Water well upgrades offer solution for Syria's drought-hit northeast

08 Jul 2010

An innovative approach to water resource management in Syria is estimated to be helping 18,000 people hit by a three-year long drought.

UNDP and its partners are upgrading a network of ancient water sources under the barren terrain of the country’s northeast, where water shortages have led to large-scale population displacement in recent years.

More than one million people, already close to the poverty line because of low incomes, have been affected by the drought which has driven tens of thousands of families to urban settlements such as Aleppo, Damascus and Deir ez Zour.

Beginning in 2009, the Government of Syria, Spanish Development Agency and UNDP began rehabilitation of Roman- and Arab-built wells that were constructed some 2000 years ago.

Ninety-five wells were surveyed and, to date, 35 have been or are currently being upgraded, with an estimated 18,000 beneficiaries (not including livestock).

Well rehabilitation involves cleaning and pumping out stagnant water, widening and deepening wells to increase water capacity, analyzing water quality, and finally handing over to local authorities and communities.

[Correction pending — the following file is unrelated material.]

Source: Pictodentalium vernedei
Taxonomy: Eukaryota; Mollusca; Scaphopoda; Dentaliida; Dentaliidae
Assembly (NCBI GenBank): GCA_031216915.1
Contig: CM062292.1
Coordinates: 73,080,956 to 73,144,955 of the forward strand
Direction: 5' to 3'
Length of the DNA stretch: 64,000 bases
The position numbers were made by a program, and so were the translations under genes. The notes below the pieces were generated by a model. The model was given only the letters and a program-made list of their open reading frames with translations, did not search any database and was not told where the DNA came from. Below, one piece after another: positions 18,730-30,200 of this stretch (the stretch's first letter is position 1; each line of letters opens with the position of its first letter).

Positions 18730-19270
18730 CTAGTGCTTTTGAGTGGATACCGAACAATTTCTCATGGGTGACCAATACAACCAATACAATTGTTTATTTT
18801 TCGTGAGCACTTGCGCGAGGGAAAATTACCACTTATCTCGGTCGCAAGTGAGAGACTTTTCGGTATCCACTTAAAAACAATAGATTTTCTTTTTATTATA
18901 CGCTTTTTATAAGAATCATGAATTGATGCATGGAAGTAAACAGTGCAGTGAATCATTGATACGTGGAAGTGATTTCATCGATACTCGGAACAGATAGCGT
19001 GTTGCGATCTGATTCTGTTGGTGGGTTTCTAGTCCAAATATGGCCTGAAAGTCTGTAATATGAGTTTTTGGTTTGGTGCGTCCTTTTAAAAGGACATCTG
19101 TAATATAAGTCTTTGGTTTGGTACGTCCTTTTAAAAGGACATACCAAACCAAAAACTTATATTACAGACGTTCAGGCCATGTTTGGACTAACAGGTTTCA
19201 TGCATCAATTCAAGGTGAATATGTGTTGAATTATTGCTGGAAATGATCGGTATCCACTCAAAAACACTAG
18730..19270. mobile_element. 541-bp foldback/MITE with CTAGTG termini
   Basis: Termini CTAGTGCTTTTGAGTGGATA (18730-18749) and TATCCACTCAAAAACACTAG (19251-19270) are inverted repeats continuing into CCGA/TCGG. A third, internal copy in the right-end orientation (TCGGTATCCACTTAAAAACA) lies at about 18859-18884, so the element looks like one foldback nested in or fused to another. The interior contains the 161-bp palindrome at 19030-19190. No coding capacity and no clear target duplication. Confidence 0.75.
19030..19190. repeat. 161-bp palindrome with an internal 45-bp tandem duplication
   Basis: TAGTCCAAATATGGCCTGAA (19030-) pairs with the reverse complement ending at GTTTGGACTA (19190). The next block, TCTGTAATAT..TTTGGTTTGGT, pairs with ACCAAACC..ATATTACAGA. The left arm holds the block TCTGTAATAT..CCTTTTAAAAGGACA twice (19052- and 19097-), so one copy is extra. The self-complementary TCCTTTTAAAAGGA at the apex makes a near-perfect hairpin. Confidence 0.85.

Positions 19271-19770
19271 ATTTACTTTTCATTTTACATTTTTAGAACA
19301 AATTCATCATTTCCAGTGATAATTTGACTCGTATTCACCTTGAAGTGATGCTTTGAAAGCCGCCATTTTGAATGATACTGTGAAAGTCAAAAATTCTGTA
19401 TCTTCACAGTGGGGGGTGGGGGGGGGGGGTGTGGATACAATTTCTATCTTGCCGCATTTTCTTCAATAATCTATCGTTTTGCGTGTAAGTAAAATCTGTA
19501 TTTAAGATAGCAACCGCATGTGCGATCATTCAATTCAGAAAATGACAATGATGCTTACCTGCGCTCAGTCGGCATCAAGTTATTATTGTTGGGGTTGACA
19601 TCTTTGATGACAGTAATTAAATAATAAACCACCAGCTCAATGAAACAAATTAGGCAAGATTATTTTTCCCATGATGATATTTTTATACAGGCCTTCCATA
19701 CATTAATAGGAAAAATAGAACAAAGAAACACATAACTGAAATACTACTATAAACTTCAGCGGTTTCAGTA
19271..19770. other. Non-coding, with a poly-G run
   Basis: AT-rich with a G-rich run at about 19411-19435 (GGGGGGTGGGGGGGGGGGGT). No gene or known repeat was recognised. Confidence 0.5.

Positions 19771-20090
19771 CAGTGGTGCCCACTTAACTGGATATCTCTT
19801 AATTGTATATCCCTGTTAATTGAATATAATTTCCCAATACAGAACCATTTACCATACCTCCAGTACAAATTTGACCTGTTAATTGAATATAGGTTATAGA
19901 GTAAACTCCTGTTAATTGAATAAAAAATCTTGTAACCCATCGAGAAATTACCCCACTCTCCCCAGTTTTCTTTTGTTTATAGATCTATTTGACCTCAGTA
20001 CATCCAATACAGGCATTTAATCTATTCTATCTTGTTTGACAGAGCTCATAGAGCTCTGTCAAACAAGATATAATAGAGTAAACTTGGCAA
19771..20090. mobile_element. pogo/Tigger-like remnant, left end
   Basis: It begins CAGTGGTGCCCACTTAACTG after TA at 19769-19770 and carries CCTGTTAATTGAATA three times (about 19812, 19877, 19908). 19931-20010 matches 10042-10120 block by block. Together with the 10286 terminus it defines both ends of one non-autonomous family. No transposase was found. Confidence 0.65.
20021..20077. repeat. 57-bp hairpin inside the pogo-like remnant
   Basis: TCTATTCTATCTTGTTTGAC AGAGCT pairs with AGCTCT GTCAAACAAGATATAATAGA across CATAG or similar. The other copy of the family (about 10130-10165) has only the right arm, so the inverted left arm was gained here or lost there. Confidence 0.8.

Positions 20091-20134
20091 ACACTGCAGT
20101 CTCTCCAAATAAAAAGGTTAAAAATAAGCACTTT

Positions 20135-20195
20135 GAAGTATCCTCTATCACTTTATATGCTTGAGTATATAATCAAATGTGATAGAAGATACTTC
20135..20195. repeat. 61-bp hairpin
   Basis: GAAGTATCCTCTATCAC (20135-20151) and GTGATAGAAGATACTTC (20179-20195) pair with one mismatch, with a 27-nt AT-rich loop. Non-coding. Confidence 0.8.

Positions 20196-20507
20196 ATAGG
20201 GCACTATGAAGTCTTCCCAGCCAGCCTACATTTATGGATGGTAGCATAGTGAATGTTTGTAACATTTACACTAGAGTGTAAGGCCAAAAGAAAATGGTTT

Syria’s northeast is the poorest region in the country. Buying water from private tankers at a cost of 2000 SYP/month (approximately $40 USD) was a heavy financial burden for the population.

For those who previously could not afford the cost, the upgraded wells provide access to safe drinking water and undoubtedly improve quality of life.

These wells also contribute to sustainable and environmentally-friendly local development, protect traditional ways of life and reduce pressure on rural residents to migrate to urban centres, a move that can have devastating social and economic impacts.

Water scarcity is one of the most pressing issues facing the world today, particularly in the Middle East where populations are expanding and fresh water supplies are diminishing fast.